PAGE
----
Saudi Arabia’s energy minister took a rare sideways swipe at the International Energy Agency on Wednesday, accusing the body of overhyping the impact of US shale growth on the oil market.
In a retort to remarks by IEA head Fatih Birol, Khalid Al Falih said at an energy panel in Davos that the agency was failing to put the scale of US production increases into context.
“I was not disputing the amazing revolution of shale . . .[but] in the overall global supply demand picture it’s not going to wreck the train,” said Mr Falih.
“We should not be scared,” he added, at the World Economic Forum’s annual conference on Wednesday. “That’s the core job of the IEA, not to take it out of context.”
Mr Falih appeared alongside his Russian counterpart Alexander Novak and US energy secretary Rick Perry, who together now represent countries pumping more than a third of the world’s crude.
The appearance of a US representative on a panel of traditional producer nations illustrates the transformative effect the shale boom has had on global energy markets.
The IEA said last week US crude production was on course to overtake Saudi Arabia and rival Russia, with the body revising 2018 growth forecasts for the US higher to output of more than 10m b/d.
The Paris-based body stressed that “explosive” expansion in shale was offsetting Opec-led supply cuts, a fear held among many countries participating in a deal to curb production that stared in 2017.
Mr Falih argued that rapid global oil demand growth and natural decline rates at existing fields meant greater supplies would be needed, adding there was an “oversized focus” on US shale growth.
The Saudi minister said US output would be “absorbed” just as rising supplies in the 1980s were eventually needed by the market. His comments may raise eyebrows because the boom in North Sea and Alaskan output at that time led to two decades of relatively low prices and is seen as a major factor behind the eventual collapse of the Soviet Union.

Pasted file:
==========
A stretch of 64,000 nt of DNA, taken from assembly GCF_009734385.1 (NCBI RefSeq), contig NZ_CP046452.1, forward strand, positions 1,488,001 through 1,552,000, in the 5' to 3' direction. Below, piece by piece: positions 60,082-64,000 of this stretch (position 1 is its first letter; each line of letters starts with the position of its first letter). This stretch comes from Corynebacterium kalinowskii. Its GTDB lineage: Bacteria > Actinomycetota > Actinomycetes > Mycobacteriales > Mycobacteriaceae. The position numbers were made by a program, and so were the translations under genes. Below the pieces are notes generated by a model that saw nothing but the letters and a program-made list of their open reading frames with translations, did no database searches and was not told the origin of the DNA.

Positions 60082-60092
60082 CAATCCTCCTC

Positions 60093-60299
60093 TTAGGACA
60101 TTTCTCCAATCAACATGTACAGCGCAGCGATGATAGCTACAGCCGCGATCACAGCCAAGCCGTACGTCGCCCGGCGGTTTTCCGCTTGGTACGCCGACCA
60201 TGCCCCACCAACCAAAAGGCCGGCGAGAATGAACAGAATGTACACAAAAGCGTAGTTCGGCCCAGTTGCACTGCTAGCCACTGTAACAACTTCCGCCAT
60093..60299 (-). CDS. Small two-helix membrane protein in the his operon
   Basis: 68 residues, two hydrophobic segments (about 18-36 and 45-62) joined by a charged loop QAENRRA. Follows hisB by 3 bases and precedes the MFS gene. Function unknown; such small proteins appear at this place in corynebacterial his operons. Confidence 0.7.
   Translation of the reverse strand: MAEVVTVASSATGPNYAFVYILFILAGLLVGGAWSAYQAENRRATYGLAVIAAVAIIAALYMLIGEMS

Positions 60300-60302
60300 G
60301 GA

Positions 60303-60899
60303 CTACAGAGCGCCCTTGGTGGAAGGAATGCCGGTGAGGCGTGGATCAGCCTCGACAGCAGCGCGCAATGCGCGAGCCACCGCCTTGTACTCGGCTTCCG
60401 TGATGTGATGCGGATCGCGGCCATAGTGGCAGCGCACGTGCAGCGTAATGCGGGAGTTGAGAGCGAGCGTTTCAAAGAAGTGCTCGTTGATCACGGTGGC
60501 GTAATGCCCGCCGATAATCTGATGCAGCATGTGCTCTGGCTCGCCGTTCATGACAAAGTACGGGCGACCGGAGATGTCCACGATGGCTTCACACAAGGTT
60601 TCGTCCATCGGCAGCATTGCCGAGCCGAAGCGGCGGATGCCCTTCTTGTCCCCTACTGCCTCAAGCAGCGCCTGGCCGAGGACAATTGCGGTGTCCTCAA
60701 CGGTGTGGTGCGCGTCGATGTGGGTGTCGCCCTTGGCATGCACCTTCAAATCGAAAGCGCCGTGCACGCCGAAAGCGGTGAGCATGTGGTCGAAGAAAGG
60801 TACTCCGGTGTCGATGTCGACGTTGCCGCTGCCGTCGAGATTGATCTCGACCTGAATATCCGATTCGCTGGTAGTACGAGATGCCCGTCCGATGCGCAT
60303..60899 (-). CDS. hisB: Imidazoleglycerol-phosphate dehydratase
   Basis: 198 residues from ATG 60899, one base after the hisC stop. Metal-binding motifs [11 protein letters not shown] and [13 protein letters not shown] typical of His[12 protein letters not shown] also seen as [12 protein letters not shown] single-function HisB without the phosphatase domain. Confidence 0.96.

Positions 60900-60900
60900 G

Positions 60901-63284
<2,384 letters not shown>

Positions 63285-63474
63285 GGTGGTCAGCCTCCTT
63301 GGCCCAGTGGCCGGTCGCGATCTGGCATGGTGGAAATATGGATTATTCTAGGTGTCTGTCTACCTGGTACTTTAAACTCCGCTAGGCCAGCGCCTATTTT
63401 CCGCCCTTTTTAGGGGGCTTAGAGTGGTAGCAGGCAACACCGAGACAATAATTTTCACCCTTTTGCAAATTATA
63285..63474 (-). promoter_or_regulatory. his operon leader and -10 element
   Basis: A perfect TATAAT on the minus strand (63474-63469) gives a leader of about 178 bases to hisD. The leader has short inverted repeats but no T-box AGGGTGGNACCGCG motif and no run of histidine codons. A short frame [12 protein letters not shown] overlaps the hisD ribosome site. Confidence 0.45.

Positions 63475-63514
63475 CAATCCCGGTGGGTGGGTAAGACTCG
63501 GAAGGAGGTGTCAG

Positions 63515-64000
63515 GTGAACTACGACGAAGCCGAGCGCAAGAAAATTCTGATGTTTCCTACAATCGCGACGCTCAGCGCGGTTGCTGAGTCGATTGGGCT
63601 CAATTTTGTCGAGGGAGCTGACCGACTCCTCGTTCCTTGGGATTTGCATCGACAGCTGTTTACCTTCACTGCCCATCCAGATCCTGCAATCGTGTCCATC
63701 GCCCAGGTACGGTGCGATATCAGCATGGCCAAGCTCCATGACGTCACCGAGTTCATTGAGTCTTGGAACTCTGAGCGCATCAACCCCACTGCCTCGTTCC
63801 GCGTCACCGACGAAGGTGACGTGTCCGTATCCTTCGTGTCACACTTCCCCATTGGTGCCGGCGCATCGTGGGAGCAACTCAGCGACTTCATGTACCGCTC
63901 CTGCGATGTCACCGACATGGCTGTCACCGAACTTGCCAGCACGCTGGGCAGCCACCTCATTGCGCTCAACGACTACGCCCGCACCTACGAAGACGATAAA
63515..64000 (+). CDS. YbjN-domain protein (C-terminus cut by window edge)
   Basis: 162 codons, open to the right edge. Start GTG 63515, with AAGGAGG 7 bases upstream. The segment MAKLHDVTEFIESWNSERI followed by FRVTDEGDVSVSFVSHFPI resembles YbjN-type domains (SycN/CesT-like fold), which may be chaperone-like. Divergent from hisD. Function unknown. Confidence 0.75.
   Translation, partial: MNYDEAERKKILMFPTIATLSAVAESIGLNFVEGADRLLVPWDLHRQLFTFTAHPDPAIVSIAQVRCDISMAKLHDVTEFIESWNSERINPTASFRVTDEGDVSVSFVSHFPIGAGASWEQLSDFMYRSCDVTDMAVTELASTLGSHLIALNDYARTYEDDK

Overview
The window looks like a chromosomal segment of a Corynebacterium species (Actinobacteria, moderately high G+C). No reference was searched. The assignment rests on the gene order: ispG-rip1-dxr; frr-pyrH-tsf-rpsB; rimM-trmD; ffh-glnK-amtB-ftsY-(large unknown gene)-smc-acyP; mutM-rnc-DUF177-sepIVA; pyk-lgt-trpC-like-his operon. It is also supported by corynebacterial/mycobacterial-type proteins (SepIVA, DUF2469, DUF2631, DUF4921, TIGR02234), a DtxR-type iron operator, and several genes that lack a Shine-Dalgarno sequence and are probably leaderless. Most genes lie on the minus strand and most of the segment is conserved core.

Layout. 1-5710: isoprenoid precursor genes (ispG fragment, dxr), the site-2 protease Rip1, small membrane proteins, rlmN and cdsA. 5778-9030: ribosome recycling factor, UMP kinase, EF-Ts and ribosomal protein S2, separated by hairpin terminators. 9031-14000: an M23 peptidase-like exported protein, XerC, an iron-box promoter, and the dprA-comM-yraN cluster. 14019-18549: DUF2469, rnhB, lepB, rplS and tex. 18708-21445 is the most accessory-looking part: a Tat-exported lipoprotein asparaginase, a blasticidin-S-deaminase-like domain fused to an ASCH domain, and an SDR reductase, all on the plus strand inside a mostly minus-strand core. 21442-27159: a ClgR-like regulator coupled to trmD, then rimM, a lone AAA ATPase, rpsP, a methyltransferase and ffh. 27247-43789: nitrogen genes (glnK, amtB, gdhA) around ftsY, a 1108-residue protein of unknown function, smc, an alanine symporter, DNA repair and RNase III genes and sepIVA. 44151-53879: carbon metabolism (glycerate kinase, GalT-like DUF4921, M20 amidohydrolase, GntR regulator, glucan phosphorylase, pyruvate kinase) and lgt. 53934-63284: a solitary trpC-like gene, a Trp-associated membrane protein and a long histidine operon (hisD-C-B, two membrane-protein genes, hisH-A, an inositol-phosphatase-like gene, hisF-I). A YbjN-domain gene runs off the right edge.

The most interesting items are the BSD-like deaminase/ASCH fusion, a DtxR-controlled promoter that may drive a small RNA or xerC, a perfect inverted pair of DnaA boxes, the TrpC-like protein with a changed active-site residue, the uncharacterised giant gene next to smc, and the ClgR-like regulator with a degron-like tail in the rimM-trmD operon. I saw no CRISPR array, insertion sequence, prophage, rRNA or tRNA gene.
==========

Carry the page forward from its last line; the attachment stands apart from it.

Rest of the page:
His comments come as Saudi Arabia attempts to transform its economy as part of an overhaul of the state, driven by the kingdom’s crown prince Mohammed bin Salman. Riyadh, however, needs higher oil prices to finance widescale economic and social reforms, including the planned share sale of state oil company Saudi Aramco.
Mr Birol was not on the panel, but made a statement as a member of the audience. “I believe the shale revolution is coming very strongly and we will see more and more impacts of that in years and years to come,” he said.
Despite Mr Birol’s bullish outlook on US shale the IEA has long argued the world needs greater investment in future production to meet growing energy demand.
But the agency has faced criticism for its monthly oil market forecasts, which some in the industry have said tend to focus too heavily on short term supply growth, creating unnecessary uncertainty for investors.
On the supply cut deal, Mr Falih said it is “very unlikely” global producers, including Russia, would unwind their production curbs at the ministers’ next formal meeting in June. He said eventually there would be a “gradual, smooth exit” so as not to “shock” the market in 2019.
Mr Perry, the US energy secretary, said that the emergence of the US as a major oil producer to rival Saudi Arabia and Russia meant that there may be areas in which the three countries could work together.
He said they were “blessed” to be able to supply the world with fossil fuels. But he made clear President Donald Trump’s administration was not seeking too close an alliance with the US’s rivals.
“America First means one thing: competition”.
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